Peter Smith - ‘Inside Rugby League’: Added time in TV games is proving to be a turn-off

Action from Leeds Rhinos' elongated home game with Castleford Tigers last week. PIC: Bruce Rollinson
Action from Leeds Rhinos' elongated home game with Castleford Tigers last week. PIC: Bruce Rollinson
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LAST Friday’s derby at Headingley was an event: big crowd, lively atmosphere, good game.

But by the end just about everybody in Headingley Stadium must have been glad to get away.

Market research needs to be done by clubs and the governing body to determine if more fans would be attracted by earlier kick-offs.

The YEP’s Peter Smith

Rugby league is supposed to last 80 minutes. The game between Leeds Rhinos and Castleford Tigers kicked off at, roughly, 8pm and the final whistle was blown more than two hours later.

That was by no means unique. Games, particularly ones televised live, are taking longer and longer to complete.

It may not seem like a huge issue for a sport facing so many other problems, but is something the authorities need to address.

Fewer matches in Betfred Super League are now staged on the traditional Sunday afternoon. Last weekend there was none: one round 19 fixture was played on Thursday night for Sky TV, there were four on Friday evening and one Saturday afternoon match.

This week there is one 8pm kick-off on Thursday, another game 24 hours later, two on Saturday evening and two at 3pm on Sunday.

Evening matches are not necessarily a bad thing, particularly in a sport largely confined to a small area in the north of England and with relatively short distances between clubs.

There’s a special atmosphere for games played at night, under lights and clubs like Leeds Rhinos have made Friday evenings their own.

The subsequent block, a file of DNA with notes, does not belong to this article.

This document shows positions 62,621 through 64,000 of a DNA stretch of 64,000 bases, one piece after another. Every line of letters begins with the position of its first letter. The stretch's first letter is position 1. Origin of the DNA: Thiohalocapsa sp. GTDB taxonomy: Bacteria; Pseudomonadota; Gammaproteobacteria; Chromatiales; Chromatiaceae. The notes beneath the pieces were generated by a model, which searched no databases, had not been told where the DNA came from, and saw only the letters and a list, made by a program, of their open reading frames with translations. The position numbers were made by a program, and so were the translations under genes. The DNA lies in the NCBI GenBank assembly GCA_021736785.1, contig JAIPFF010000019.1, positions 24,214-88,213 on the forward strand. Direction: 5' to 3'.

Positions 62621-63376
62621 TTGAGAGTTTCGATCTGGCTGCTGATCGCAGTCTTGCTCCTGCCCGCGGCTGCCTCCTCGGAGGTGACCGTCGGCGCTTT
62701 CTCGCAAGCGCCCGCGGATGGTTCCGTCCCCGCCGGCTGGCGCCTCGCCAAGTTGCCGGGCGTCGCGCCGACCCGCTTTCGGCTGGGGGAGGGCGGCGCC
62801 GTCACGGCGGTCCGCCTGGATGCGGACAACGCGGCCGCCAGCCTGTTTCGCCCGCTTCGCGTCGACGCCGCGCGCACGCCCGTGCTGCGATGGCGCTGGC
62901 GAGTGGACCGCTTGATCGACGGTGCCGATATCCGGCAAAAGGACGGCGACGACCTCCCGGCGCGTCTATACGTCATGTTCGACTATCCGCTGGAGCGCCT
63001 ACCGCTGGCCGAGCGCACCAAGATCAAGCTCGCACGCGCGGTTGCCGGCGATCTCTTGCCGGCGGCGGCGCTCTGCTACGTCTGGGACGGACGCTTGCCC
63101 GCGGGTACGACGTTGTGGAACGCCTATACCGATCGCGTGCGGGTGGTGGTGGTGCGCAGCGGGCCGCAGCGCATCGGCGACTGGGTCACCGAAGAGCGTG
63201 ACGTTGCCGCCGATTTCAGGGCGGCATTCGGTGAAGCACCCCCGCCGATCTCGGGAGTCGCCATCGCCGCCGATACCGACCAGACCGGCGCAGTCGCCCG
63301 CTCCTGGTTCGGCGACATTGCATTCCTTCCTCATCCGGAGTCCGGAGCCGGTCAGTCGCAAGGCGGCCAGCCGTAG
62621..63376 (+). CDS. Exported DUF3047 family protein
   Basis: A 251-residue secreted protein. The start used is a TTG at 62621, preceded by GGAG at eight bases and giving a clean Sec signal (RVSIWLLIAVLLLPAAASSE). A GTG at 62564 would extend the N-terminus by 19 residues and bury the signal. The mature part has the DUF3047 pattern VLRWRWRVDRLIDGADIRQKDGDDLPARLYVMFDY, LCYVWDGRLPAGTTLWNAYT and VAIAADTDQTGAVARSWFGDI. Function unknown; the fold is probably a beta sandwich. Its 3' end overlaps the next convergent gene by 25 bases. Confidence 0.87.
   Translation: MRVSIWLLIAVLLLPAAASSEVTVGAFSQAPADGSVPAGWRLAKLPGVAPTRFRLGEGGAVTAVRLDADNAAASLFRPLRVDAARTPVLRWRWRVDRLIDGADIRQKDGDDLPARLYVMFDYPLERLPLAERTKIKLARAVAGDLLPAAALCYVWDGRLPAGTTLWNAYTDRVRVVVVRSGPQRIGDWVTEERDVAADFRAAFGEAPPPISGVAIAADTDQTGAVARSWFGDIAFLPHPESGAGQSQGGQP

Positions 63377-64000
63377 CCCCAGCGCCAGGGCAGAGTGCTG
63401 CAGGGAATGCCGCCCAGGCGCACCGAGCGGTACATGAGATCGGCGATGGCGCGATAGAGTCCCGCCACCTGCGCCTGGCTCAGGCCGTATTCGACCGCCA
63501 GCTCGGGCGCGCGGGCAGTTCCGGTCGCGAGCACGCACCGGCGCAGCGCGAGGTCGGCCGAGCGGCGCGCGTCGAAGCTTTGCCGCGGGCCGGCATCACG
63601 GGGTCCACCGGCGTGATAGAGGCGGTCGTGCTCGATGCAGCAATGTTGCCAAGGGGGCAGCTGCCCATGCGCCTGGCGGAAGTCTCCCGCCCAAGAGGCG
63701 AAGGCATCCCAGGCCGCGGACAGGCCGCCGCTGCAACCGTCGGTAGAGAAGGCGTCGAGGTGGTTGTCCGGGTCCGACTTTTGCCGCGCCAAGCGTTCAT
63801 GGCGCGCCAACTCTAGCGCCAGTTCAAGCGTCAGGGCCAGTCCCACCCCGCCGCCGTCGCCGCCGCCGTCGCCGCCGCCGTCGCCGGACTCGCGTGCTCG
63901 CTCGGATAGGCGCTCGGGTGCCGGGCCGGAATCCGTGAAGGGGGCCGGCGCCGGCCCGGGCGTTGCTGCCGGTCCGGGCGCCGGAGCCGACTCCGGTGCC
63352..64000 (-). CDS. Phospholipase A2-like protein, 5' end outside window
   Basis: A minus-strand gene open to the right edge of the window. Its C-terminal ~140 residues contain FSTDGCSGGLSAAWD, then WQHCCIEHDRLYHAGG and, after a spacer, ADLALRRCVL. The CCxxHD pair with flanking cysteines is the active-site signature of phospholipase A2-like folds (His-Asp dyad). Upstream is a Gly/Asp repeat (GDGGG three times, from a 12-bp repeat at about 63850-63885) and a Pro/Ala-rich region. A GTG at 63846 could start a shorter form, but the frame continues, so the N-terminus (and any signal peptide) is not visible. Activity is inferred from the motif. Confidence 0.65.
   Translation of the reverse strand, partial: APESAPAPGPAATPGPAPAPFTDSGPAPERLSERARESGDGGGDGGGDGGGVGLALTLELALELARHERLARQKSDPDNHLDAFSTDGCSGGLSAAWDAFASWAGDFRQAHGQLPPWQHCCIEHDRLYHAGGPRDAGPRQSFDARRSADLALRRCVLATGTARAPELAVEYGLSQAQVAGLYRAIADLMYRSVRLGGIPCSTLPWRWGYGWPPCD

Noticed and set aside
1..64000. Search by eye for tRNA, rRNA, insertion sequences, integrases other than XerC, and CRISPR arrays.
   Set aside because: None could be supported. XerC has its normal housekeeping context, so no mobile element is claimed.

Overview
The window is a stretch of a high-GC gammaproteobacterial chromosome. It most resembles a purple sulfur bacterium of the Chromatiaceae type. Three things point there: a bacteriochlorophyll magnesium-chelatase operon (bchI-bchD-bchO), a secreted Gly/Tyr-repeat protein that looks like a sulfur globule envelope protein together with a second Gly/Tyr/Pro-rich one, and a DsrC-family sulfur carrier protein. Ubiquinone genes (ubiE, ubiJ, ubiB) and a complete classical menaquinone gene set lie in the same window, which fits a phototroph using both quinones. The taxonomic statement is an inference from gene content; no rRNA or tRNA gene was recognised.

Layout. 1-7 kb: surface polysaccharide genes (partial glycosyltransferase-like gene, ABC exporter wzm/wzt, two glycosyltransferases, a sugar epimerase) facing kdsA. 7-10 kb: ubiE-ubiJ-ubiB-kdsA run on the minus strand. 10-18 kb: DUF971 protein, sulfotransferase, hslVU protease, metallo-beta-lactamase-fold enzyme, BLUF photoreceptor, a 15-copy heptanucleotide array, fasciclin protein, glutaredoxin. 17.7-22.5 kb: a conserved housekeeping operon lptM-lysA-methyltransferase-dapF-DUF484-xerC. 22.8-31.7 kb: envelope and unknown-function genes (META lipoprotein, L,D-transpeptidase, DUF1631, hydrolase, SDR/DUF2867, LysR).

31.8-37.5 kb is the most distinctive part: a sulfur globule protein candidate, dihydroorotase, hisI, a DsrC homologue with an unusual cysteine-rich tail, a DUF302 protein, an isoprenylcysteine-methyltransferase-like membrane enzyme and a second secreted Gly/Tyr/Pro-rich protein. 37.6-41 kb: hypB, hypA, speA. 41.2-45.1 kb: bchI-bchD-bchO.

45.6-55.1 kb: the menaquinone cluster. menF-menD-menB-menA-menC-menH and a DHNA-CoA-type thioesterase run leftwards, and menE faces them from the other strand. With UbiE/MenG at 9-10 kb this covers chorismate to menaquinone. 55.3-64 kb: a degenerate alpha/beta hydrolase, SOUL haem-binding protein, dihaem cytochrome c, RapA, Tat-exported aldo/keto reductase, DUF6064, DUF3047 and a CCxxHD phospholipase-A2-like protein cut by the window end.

But kick-offs – and therefore finish times – have crept later, from 7.30pm, to 7.45 and now 8pm. For fans with young children, even on a Friday, that is far from ideal – and it’s even more difficult on Thursdays, especially for away supporters.

One of the changes being considered by clubs for next season is earlier kick-off times. That would certainly be welcomed by the media – including the Yorkshire Evening Post.

As kick-off times have got later, deadlines have moved in the other direction. The YEP is now sent to print at around 10.45pm on a Friday, which does not leave much margin for error when games start just two and a half hours earlier.

A 7.30pm or even 7.45pm kick-off would make life less difficult and the same applies to the national press, who would be much more likely to devote more space to match reports if that was the case.

Earlier kick-offs would boost media coverage of the sport, but would not suit everyone. Though fans would get home earlier, it would obviously mean more of a rush to get to games after school and work.

Market research needs to be done by clubs and the governing body to determine if more fans would be attracted by earlier kick-offs.

In the meantime, clearly something has to be done to speed things up. There’s no reason why games can’t begin exactly on the advertised time, but many – even those not on television – don’t.

Stoppages to treat injured players are necessary and medics should take all the time they need.

But half-time intervals have been getting longer and more unnecessary breaks in play seem to be creeping in.

It wouldn’t take too much effort to remove those from the sport. Is there anything more frustrating than the action being held up while the referee’s sound system is sorted out? A time limit on drop-outs or goal kicks would also cut out time-wasting. Give a kicker one minute or he loses the opportunity and penalise teams who take more than a certain time over restarts and the problem would soon disappear.

Sky could also help by tinkering with their coverage, which is one reason why half-time now takes longer.

The biggest cause of delay, in televised matches, is the video referee.

That’s a subject for debate in itself, but it shouldn’t take more than a couple of replays of the same camera angle to confirm – or overturn – any decision.

Confining video ref referrals to in-goal incidents – not on-side, offside or obstruction – would be another positive step.

Fans love rugby league, but they don’t want to spend all day at a game.

It’s time to get it sorted.

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